I first saw Tom at the Different Light bookstore on Castro Street. Our eyes met across a table of coming-out novels, and I felt a jolt. This is what it meant, I realized. I’d only been looking for a boyfriend for a few months by then, and my friend Steve had told me, “Straight guys won’t look you in the eye, but gay men will. Gay men who are interested in you, that is.”
By the time I processed that and looked again, Tom was slipping out the front door. I did the only thing I could: I followed him.
He walked down Castro, turned right, and entered a dark bar with a neon palm tree outside. I waited outside for a few minutes, then took a deep breath and walked in. I was working for a company in Sausalito then, spending two weeks every two months in the Bay Area, and I was ready for a little adventure.
It took us nearly an hour to talk, trading glances back and forth across the bar, and by the time we did it was so loud we had to leave for a coffee shop. We shared life stories over cappuccino and cake, and then he walked me to my car and kissed me, on a steep street that seemed to climb for miles beyond where I’d parked.
I started seeing Tom every time I came to San Francisco. Over Labor Day weekend, we drove to Mendocino and stayed in a cottage with a skylight and a peaked roof. It was charming and romantic—partly because it wasn’t my real life, which was still back in Florida. Then one day my boss told me I was being replaced with someone local, and I had to tell Tom I wouldn’t be coming back.
He came into the city on the BART, and we met in an unfamiliar corner of town, at a hotel restaurant frequented by business travelers. He said, “I remember seeing you in the bookstore, our eyes meeting. I knew right away you were a tourist, that you were the kind of guy who wore boxer shorts. That you’d be interesting.”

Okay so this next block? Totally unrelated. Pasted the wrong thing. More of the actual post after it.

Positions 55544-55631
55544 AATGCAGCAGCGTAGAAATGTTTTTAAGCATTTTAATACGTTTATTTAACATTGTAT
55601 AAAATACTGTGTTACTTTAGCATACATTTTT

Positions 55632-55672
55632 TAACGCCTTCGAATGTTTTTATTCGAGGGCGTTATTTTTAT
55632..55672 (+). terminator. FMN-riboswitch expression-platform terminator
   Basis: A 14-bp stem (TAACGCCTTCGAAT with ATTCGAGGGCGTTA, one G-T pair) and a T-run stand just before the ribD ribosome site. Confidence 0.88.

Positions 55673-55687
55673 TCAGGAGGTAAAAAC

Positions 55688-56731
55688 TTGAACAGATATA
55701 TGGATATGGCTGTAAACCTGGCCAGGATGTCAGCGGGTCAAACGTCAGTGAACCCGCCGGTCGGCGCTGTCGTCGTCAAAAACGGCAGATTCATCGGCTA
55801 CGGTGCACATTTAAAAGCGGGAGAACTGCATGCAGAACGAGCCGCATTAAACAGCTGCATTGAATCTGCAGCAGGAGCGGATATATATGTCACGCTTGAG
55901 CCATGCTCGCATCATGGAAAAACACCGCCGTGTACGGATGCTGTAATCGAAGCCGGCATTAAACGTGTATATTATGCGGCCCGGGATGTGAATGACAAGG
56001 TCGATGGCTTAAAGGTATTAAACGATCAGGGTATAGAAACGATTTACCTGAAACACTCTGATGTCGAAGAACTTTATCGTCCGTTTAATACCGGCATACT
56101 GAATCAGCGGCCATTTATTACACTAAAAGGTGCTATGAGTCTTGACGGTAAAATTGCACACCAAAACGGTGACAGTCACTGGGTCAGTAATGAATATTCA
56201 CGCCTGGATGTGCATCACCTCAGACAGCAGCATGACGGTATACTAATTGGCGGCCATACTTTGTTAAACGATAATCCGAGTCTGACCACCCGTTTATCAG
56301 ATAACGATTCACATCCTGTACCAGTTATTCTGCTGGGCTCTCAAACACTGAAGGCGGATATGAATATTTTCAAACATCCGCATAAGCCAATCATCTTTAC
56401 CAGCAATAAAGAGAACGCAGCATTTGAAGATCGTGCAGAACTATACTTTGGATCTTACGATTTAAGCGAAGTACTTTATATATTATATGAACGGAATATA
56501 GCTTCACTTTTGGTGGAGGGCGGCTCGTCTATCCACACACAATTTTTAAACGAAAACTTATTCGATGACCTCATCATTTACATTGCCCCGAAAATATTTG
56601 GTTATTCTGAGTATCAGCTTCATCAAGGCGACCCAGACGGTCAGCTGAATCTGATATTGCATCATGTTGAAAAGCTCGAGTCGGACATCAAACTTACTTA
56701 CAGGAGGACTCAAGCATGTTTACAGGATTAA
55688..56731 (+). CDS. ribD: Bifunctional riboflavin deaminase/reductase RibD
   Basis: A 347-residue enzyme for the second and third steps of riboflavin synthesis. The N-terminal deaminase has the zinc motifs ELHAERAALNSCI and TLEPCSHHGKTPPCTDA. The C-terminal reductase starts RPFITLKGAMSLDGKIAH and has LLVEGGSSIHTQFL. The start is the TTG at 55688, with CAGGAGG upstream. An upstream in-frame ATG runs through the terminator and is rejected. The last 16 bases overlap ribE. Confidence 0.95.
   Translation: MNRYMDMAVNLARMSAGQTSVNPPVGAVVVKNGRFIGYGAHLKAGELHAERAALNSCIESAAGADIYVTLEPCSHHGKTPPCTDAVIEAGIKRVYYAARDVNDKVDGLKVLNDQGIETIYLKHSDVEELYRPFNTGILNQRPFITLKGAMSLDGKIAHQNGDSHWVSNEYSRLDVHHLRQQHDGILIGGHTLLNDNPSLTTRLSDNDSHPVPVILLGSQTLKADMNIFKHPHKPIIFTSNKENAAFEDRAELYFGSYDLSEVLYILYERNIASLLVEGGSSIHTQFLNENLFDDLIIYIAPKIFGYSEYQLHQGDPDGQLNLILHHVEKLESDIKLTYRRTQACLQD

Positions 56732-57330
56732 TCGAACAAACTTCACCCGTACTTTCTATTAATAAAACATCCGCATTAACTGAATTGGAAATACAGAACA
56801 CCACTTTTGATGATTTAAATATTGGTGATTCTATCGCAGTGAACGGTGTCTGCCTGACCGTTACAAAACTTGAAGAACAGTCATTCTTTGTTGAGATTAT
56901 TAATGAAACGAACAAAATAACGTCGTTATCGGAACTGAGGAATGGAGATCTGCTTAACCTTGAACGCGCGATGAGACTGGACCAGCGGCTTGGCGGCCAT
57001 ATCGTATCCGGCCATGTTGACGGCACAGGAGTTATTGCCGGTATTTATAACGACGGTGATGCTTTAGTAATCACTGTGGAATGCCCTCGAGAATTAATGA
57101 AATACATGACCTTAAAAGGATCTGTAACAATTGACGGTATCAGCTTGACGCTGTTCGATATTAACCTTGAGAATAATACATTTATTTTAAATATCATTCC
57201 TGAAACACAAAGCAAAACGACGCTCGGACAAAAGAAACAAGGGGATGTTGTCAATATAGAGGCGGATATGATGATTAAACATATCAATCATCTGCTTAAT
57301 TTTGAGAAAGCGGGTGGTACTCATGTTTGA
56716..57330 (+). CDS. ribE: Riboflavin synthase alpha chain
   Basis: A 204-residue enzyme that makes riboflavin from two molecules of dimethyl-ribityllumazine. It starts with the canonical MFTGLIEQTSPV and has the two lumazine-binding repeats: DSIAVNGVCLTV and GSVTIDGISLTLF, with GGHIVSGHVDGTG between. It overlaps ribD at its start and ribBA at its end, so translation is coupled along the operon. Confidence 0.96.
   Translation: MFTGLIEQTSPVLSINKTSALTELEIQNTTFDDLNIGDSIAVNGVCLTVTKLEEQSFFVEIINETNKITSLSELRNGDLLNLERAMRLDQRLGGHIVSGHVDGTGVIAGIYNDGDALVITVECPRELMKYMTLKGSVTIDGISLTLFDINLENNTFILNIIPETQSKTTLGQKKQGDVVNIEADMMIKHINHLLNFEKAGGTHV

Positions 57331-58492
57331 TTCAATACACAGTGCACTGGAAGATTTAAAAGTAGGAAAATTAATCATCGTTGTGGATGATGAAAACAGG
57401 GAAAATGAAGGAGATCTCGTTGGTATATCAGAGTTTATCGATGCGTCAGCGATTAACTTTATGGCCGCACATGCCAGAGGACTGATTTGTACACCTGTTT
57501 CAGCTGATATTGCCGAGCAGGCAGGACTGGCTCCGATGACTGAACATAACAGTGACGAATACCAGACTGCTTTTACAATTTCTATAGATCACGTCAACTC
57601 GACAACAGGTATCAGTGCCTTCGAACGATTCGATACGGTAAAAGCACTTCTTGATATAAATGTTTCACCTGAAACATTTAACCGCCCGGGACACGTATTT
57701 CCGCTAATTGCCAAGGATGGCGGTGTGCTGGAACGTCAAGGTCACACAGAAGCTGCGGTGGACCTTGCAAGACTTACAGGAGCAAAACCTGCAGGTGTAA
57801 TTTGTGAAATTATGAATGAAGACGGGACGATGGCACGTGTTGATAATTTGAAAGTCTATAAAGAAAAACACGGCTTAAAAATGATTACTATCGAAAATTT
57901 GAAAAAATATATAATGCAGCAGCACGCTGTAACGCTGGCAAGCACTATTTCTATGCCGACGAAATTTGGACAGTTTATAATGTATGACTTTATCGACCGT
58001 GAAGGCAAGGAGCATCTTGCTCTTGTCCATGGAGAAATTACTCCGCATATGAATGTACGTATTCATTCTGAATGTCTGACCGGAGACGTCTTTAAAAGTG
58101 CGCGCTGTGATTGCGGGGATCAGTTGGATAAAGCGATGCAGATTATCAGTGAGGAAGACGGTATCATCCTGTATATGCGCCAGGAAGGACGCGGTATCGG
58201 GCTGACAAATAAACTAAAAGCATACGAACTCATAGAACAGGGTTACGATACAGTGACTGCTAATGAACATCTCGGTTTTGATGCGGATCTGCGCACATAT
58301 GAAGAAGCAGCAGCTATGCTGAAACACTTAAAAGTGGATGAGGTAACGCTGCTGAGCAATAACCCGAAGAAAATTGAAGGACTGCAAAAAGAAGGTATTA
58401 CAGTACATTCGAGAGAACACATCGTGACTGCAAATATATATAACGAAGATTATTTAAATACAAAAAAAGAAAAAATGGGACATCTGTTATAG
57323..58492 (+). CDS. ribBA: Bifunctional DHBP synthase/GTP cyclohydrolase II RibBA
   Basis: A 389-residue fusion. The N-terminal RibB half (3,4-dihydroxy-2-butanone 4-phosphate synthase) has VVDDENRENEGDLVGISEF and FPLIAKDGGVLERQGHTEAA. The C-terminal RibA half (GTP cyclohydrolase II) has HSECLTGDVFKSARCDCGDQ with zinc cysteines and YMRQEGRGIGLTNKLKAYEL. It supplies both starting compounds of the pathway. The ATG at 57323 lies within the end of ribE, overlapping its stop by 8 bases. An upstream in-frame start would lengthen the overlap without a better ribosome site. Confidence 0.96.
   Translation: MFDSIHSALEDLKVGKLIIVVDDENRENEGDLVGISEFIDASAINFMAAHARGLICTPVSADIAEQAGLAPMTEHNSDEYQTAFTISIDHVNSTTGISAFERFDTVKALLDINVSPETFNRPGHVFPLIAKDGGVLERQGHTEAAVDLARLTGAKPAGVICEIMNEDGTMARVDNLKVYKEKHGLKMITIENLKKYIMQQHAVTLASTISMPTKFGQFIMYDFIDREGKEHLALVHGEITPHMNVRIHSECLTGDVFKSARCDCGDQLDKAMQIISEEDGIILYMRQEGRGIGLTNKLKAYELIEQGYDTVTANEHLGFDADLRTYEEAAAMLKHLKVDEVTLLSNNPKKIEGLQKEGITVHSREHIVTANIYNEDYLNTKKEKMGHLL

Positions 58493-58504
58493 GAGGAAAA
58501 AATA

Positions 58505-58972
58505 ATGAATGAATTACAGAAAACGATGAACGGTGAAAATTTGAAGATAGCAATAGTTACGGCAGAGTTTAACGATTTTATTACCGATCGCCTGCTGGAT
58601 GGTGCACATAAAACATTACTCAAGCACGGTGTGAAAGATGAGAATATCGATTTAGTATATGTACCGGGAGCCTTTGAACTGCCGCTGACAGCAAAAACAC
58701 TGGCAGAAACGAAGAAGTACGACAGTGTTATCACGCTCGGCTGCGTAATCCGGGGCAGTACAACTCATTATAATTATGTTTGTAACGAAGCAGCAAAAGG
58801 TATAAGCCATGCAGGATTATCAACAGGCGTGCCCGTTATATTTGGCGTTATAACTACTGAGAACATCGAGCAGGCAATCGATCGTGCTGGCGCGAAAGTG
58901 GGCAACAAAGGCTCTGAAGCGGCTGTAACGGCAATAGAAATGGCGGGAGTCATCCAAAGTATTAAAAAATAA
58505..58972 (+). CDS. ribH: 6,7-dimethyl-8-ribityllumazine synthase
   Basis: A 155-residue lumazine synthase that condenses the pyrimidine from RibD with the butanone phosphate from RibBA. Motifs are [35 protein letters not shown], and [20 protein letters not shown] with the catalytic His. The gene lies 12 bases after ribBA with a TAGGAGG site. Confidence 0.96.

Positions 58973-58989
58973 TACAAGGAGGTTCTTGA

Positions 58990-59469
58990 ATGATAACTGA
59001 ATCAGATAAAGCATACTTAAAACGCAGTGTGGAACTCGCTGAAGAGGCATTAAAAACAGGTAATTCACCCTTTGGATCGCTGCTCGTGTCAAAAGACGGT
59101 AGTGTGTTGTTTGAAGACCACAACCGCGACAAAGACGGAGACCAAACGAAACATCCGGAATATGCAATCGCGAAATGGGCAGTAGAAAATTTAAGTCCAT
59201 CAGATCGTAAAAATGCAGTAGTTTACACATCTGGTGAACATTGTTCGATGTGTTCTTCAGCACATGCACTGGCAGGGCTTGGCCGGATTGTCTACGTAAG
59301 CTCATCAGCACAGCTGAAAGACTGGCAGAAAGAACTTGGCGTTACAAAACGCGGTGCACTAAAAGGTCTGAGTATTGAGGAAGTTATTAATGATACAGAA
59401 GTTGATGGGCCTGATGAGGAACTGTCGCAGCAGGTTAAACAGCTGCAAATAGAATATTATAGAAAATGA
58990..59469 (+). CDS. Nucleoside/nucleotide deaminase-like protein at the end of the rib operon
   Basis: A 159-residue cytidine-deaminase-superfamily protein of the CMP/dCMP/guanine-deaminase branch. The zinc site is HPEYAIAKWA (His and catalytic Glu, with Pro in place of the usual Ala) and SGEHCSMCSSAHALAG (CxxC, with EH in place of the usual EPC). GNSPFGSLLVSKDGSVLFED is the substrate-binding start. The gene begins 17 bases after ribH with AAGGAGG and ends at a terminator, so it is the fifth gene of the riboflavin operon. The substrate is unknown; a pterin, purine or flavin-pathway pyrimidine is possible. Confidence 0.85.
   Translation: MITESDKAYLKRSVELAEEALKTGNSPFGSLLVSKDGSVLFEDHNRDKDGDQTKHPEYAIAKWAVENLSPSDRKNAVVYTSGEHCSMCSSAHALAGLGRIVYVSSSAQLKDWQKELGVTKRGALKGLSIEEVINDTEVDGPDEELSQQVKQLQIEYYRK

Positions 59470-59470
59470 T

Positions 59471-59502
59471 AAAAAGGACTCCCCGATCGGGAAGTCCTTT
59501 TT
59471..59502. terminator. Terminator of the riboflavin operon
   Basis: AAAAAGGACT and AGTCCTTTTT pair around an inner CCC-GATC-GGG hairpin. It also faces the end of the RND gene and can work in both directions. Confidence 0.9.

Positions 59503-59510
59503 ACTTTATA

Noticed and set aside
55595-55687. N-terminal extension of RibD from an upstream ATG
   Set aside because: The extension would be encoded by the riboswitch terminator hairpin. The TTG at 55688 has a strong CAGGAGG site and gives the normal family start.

“You’re the only guy that’s ever happened to me with,” I said. “Meeting like that. Our eye contact. I don’t know how I knew it, but I knew you were interested, and I knew it was up to me to follow you.”
“It’ll happen again,” Tom said. He looked at his watch. His life was changing, too. He was taking courses to become a landscape gardener after years of working in offices. “I have to go. I have an early class.”
He stood up. I wanted to kiss him again, the way we’d kissed that first night, under the shade of a tall tree that sheltered us from the harsh street light, but there was no place, not in the bright restaurant or at the BART station where we walked. Just before he dropped his money in the turnstile, he stopped and hugged me.
“It’ll happen again,” he repeated. “Just keep your eyes open.”
About Author Neil Plakcy:
Neil Plakcy is the author of the Aidan and Liam bodyguard adventure series, Three Wrong Turns in the Desert and Dancing with the Tide.
His other books are Mahu, Mahu Surfer, Mahu Fire, Mahu Vice, and Mahu Men, about openly gay Honolulu homicide detective Kimo Kanapa’aka, GayLife.com, and In Dog We Trust, a golden retriever mystery. In June of 2010, Plakcy released his short story At the Diner and his full-length work The Outhouse Gang through Untreed Reads.
He edited Paws & Reflect: A Special Bond Between Man and Dog and the gay erotic anthologies Hard Hats, Surfer Boys and Skater Boys (2010).
Plakcy is a journalist and book reviewer as well as an assistant professor of English at Broward College’s south campus in Pembroke Pines. He is vice president of the Florida chapter of Mystery Writers of America, and a frequent contributor to gay anthologies.
How to Purchase Neil Plakcy’s Titles:
Neil’s titles can be found in The Untreed Reads Store and wherever ebooks are sold. To celebrate Gay History Month, his short story At the Diner is only $0.69 and his short story Rhiannon is $1.05 during the month of October at both The Untreed Reads Store and RainbowEbooks.com.